Assessing the accuracy of conflicting autobiographical memories

Abstract

We examined criteria that rememberers and neutral audiences use to validate conflicting memories. In Experiment 1, rememberers described an incident that they recalled differently from someone else from their own and the other person’s perspective. Rememberers and audiences then evaluated the accuracy of statements in both accounts, explained their accuracy ratings, and appraised the qualities of the memories. In Experiment 2, dyads who possessed conflicting memories of a shared past episode evaluated each other’s recollections. In both studies, rememberers rated their own recollections as more accurate than other people’s and based their judgments primarily on the internal coherence of the memories. Rememberers used consensus more frequently and sensory detail less often to evaluate other people’s memories than their own. Audiences (Experiment 1) reported examining the consistency between the accounts and their own experiences; they also used consensus and normative behavior to a greater extent than rememberers. In both studies, rememberers judged their own accounts to be more detailed and coherent. Their ratings of detail and coherence predicted their ratings of accuracy.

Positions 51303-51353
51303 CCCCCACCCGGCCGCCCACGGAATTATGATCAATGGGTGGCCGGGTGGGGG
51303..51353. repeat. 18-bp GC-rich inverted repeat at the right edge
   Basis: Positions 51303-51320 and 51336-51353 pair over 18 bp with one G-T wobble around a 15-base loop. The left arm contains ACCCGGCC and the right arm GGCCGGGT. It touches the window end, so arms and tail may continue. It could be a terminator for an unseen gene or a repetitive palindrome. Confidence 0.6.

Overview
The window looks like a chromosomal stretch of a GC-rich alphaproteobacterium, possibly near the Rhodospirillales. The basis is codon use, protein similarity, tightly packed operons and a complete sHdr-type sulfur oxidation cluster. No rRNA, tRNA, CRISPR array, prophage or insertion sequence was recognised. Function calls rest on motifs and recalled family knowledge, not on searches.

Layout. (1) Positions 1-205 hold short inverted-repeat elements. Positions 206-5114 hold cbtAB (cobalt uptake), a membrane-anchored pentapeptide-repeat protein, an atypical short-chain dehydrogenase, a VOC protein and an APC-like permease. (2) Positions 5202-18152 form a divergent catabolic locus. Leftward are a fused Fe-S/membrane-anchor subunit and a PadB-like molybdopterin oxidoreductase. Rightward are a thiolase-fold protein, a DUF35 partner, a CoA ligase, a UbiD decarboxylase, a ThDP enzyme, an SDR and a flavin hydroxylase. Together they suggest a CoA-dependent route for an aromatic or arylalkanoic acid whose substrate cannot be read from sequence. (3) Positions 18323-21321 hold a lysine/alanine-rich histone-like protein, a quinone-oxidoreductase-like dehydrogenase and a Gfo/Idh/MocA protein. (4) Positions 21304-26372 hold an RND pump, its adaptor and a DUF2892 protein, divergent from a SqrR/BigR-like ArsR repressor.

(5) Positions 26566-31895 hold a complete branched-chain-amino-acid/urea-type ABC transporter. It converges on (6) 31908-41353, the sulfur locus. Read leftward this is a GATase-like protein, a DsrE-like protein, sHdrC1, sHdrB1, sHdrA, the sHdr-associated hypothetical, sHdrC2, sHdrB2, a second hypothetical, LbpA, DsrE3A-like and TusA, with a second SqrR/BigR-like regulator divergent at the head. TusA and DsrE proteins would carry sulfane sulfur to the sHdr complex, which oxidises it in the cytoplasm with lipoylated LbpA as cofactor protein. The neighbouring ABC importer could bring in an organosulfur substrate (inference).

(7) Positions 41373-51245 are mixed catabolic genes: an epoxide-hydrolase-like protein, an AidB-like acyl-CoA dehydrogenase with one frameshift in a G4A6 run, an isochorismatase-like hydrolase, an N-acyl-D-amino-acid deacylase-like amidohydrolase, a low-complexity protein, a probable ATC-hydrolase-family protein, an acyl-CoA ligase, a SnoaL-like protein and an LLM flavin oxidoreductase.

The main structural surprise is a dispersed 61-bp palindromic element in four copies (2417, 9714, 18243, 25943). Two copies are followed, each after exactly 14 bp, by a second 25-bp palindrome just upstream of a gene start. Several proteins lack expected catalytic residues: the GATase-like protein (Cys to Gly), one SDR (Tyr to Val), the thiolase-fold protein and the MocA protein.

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Correspondence to Michael Ross.

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This research was supported by a doctoral fellowship to J.W.K. and research grants to M.R. and R.B. from the Social Sciences and Humanities Research Council of Canada.

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Ross, M., Buehler, R. & Karr, J.W. Assessing the accuracy of conflicting autobiographical memories. Mem Cogn 26, 1233–1244 (1998). https://doi.org/10.3758/BF03201197

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Keywords

  • Accuracy Rating
  • Audience Participant
  • Internal Coherence
  • Truth Criterion
  • Consistency Criterion